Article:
With the growing use (and international trade) of other energy forms, supply risks are no longer only a concern for oil markets.
- Roughly one-fourth of global natural gas is now traded internationally (compared with roughly two-thirds of global oil).
- Coal shipments from Australia were disrupted by bad weather in 2017.
- China dominates global production of rare earth metals (an important component for batteries), solar power panels, and batteries for electric vehicles—and has in the past attempted to leverage its rare earth metals dominance in international affairs.
- Additionally, two-thirds of the world’s cobalt production (another battery component) is concentrated in the Democratic Republic of Congo. In contrast, the U.S. as the world’s largest oil and natural gas supplier accounts for just 18% and 23%, respectively, of global production.
- Finally, cyber and terrorist threats also pose risks to critical domestic (and global) energy infrastructure.
U.S. and Allies Have Capacity to Manage Oil Supply Disruptions ...
The U.S. and its allies have built a significant capacity for addressing oil supply disruptions over the past 50 years. Inventories (both commercial and government-held) are a key component: members of the International Energy Agency (IEA)—including the U.S.—are obliged to hold oil inventories sufficient to cover 90 days of net imports. The IEA reports that member states hold roughly 1.5 billion barrels of “public” strategic stocks, in addition to 3 billion barrels of commercial stockpiles (held by companies in the normal course of their operations). China and India are not IEA members, but as significant oil importers have also begun to build strategic oil stockpiles.
- In addition, IEA member countries have developed emergency response protocols for sharing supplies in the event of an oil disruption, as well as for restraining demand and encouraging fuel switching.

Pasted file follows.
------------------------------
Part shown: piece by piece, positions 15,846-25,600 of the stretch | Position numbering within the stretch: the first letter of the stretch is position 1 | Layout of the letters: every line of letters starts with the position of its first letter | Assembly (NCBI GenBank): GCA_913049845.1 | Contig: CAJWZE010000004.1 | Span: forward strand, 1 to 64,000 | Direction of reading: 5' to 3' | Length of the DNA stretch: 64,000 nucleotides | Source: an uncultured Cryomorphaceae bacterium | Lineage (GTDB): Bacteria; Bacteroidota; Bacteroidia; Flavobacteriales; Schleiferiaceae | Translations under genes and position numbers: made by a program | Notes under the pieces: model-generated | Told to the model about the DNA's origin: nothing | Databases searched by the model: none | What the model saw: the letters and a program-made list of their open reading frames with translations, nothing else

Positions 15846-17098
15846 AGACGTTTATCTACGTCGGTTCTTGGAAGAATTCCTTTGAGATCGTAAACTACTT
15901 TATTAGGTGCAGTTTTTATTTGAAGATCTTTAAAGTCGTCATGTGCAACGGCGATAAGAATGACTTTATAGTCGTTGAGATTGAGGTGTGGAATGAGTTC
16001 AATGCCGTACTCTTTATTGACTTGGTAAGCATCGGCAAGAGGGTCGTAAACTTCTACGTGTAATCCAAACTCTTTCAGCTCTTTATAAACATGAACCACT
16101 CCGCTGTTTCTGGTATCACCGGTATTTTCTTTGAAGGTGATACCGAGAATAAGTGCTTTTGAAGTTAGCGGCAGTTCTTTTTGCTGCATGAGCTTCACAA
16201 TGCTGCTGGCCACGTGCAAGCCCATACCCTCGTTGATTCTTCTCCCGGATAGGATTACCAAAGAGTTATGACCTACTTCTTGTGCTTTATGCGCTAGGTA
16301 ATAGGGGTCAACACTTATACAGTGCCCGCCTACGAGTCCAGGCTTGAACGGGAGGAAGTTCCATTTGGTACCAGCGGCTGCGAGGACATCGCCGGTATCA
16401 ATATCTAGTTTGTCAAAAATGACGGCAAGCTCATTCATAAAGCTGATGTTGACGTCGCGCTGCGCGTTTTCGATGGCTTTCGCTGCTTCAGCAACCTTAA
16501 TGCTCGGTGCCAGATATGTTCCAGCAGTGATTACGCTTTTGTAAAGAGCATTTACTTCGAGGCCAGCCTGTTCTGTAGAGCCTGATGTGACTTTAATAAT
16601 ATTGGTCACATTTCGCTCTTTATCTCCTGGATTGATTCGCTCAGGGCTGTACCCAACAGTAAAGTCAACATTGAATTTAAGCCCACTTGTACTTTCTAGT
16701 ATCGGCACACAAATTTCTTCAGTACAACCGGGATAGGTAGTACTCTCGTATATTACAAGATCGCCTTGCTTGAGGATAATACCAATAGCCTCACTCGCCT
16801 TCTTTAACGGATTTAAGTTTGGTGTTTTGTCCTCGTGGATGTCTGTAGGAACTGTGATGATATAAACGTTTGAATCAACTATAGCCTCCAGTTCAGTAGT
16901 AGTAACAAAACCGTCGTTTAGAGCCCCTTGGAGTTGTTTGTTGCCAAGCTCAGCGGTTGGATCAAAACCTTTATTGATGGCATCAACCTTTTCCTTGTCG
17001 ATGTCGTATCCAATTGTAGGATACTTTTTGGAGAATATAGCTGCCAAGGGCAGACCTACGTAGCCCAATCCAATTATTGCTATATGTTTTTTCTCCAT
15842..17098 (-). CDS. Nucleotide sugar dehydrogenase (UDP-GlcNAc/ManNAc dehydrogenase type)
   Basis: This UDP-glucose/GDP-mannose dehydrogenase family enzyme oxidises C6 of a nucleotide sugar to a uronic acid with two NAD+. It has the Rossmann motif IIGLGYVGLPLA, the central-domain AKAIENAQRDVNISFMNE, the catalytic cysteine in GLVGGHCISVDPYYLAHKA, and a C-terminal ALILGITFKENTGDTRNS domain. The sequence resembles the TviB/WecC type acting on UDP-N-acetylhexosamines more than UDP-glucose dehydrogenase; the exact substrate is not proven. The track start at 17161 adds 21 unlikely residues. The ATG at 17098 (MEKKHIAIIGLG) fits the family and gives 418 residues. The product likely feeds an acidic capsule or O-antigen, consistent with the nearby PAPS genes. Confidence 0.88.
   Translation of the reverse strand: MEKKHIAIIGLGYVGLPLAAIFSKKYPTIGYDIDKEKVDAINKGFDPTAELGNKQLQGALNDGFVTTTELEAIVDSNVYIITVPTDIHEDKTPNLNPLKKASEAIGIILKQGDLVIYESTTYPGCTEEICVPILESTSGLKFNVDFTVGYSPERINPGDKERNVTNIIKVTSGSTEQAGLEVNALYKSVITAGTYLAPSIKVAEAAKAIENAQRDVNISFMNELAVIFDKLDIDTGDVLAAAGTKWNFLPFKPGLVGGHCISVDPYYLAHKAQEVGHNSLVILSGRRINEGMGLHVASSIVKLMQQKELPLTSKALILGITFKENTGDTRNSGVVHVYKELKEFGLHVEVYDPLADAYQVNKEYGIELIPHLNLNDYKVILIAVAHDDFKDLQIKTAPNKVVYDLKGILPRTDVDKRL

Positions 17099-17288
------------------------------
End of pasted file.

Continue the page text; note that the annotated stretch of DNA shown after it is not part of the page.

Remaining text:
- IEA member countries also engage in coordinated discussions to improve the resilience of the overall energy system in the face of threats ranging from climate change to cyber threats.
Saudi Arabia and other OPEC members have also played an important role in offsetting supply disruptions by utilizing their spare production capacity. Saudi Arabia is unique in having invested to maintain a significant buffer of spare production capacity as its contribution to improved energy security. Even before the recent OPEC/non-OPEC production cuts boosted spare capacity in countries reducing output, the U.S. Department of Energy (DOE) estimated that total OPEC spare production capacity stood at about 2 Mb/d—largely in Saudi Arabia. Based on DOE estimates, recent production cuts have increased global spare production capacity (as of the date of writing) to roughly 10 Mb/d.
... But Less Capacity for Dealing With Non-Oil Risks
Historically, international focus on energy security has been on oil supply, and the resulting U.S. and multinational framework is therefore heavily oriented toward managing oil supply risks. As other energy forms grow in their importance to the U.S. and global energy system, understanding and managing any attendant risks also becomes more important. The system built by the U.S. and its allies over the past 50 years to manage oil security can serve as a template for building new systems to manage energy security in an energy system in transition.
In assessing vulnerability, there is an important distinction between fuel that is consumed (such as oil, natural gas, or electricity) and equipment that produces (such as wind turbines and solar panels) or stores (such as batteries and pumped hydro) energy. A disruption in the trade of the equipment that produces or stores energy would not immediately disrupt current energy availability, but it would have delayed impacts on investment and therefore future energy availability. In this sense, the potential disruption of fuels poses a much more substantial short-term vulnerability to the U.S. and global energy systems.